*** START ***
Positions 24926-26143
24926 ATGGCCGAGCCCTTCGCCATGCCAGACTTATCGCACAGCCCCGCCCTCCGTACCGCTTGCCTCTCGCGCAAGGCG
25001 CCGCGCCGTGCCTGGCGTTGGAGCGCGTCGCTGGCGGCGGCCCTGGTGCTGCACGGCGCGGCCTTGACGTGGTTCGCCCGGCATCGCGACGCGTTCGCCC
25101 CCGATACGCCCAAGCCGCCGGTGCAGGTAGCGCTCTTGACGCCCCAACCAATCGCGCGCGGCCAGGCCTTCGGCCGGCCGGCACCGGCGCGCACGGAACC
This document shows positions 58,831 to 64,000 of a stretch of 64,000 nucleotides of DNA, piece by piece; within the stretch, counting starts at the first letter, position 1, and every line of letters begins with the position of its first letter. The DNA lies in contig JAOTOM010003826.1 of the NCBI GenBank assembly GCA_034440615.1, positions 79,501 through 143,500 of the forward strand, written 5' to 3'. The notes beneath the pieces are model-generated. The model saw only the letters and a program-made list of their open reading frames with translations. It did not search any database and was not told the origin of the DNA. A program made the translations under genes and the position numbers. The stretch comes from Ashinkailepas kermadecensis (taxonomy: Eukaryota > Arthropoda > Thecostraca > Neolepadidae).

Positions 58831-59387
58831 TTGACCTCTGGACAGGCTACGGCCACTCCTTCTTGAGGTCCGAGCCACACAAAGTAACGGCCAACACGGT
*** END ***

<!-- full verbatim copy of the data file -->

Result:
Positions 24926-26143
24926 ATGGCCGAGCCCTTCGCCATGCCAGACTTATCGCACAGCCCCGCCCTCCGTACCGCTTGCCTCTCGCGCAAGGCG
25001 CCGCGCCGTGCCTGGCGTTGGAGCGCGTCGCTGGCGGCGGCCCTGGTGCTGCACGGCGCGGCCTTGACGTGGTTCGCCCGGCATCGCGACGCGTTCGCCC
25101 CCGATACGCCCAAGCCGCCGGTGCAGGTAGCGCTCTTGACGCCCCAACCAATCGCGCGCGGCCAGGCCTTCGGCCGGCCGGCACCGGCGCGCACGGAACC
This document shows positions 58,831 to 64,000 of a stretch of 64,000 nucleotides of DNA, piece by piece; within the stretch, counting starts at the first letter, position 1, and every line of letters begins with the position of its first letter. The DNA lies in contig JAOTOM010003826.1 of the NCBI GenBank assembly GCA_034440615.1, positions 79,501 through 143,500 of the forward strand, written 5' to 3'. The notes beneath the pieces are model-generated. The model saw only the letters and a program-made list of their open reading frames with translations. It did not search any database and was not told the origin of the DNA. A program made the translations under genes and the position numbers. The stretch comes from Ashinkailepas kermadecensis (taxonomy: Eukaryota > Arthropoda > Thecostraca > Neolepadidae).

Positions 58831-59387
58831 TTGACCTCTGGACAGGCTACGGCCACTCCTTCTTGAGGTCCGAGCCACACAAAGTAACGGCCAACACGGT